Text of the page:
Friday, October 2, 2009

La Rochelle

After leaving Mont St Michel, we headed south along the coast to La Rochelle. We had heard many amazing things about La Rochelle, mostly that it is the Atlantic sailing capitol of France, and decided that it was well worth a visit.

We arrived at the train station at the late, late hour of 9 pm. Our guide book told us to grab a bus to the hostel from the train station which was on the other side of the town, but when we went outside, the place looked like a ghost town and we went back in to ask about the bus. We were informed that the busses had stopped running and that everything in the town was closed.

We decided to try and find a map and figure out just where this hostel was. We found a map, and looked up the address. At this point we had about every person on the night shift circled around us trying to help read a map. The hostel didn't seem that far away, so we decided to walk there. The people in the station thought that walking there was too far and we should take a taxi. After walking all over Paris, 3 km, even with backpacks, wasn't that far.

We didn't have a map and we didn't want to get lost. The map was a board and there weren't any paper copies around. We tried getting a piece of paper but that was hard because no one spoke English. We finally got paper, but then realized that taking a picture with the camera would work better. We did this and then were pointed the route several times. After many thank you's to the helpful people at the train station, we set off.

In route to the hostel we saw about a dozen masts all the same height in the main harbor. These were world class racing boats. We also saw some more ocean racers on dry dock as well as many more very nice boats. We had also not eaten anything since 11am and were quite hungry. As we said before, nothing was open. We did happen upon a bowling alley with a bar and decided to see if there was anything to eat. There was one thing they were serving : crocque-monsieur; a French grilled cheese sandwich with ham. Filling but not particularly tasty.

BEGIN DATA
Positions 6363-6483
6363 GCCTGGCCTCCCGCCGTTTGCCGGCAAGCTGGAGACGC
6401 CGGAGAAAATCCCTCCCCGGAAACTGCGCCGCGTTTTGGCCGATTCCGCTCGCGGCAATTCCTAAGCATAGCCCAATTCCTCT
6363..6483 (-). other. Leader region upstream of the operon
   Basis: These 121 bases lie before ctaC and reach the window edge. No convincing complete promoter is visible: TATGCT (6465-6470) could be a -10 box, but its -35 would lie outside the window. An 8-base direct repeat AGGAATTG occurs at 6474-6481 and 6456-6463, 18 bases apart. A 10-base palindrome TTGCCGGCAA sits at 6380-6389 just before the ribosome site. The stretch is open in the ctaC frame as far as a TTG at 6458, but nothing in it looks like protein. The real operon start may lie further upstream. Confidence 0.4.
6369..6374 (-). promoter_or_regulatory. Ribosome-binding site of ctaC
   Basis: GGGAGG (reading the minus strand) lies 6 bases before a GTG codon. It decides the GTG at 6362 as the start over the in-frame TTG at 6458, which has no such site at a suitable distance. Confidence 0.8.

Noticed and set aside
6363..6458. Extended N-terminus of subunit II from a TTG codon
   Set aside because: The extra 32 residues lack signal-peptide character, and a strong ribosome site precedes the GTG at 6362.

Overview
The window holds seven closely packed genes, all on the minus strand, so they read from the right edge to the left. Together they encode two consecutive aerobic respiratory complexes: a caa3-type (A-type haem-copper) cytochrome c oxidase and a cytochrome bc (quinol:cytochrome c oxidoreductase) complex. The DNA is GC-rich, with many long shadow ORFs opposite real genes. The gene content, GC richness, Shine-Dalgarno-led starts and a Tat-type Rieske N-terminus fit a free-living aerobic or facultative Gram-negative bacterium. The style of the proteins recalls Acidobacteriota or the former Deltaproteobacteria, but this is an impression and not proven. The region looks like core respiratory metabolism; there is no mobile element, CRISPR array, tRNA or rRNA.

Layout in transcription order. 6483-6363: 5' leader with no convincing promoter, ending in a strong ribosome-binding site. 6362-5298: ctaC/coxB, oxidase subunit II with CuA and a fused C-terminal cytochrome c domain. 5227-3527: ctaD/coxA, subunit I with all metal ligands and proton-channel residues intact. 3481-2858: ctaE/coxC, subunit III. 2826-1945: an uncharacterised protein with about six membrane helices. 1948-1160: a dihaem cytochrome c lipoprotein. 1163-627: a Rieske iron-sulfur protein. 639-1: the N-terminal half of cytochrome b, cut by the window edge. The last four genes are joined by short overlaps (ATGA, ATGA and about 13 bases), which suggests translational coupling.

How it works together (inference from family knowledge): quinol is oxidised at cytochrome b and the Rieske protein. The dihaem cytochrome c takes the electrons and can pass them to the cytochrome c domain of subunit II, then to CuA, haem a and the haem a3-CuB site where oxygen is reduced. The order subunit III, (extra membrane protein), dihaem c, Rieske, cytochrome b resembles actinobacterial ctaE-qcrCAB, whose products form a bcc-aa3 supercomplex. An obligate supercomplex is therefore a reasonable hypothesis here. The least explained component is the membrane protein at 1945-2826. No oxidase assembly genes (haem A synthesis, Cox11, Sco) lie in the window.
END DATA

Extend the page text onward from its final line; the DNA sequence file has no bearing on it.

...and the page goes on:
After a nice stroll we arrived at the hostel which was pretty nice. We had a double room with bunks, a shower and toilet; quite a luxury compared to many places we'd stayed in. It had been a long day and we promptly fell asleep. The next morning, we woke up early and had breakfast which was provided by the hostel. During breakfast, we talked with another person who was staying there. He was from Scotland and told us that the masts we saw in the harbor belonged to boats participating in an around-the-world race, crewed entirely by amateurs. We wish that we could do something like that. It sounds like an amazing experience.

After breakfast, we packed up our backpacks and set off to see the town. The coolest part of the city we had seen on the walk in had been by the train station so we headed over there, walking along the shore as we did. The shore was lined with marinas, many of which were filled with high performance sail boats. Ellis kept remarking how many of the boats would be perfect for Duck Dodge.

We made our way to the La Rochelle Aquarium. After some deliberation about whether we should go in (Seattle has a nice aquarium that we both have been to, but this was the Atlantic ocean), we did. This aquarium was amazing. There were lots of Atlantic sea life as well as some Caribbean and Amazonian as well. After the aquarium we wandered around town some more. We stumbled into a small marine store where we found some British charts on Puget Sound from the 1960s and 70s. We also went to the maritime museum where we went aboard a French weather ship and a fishing ship.

After our stroll, we ate lunch a little seafood place which had amazing fish. We found that all over France, except Paris, every restaurant had a set menu where you got to try an appetizer, plate, and dessert for an inexpensive price. The portions were smaller than buying just the plate, but they were perfect size; we didn't need to box anything.

After our lunch we went to the train station and said hi to one of the people that helped us the night before. She was very excited to see us. Then we got on a train to Bordeaux.

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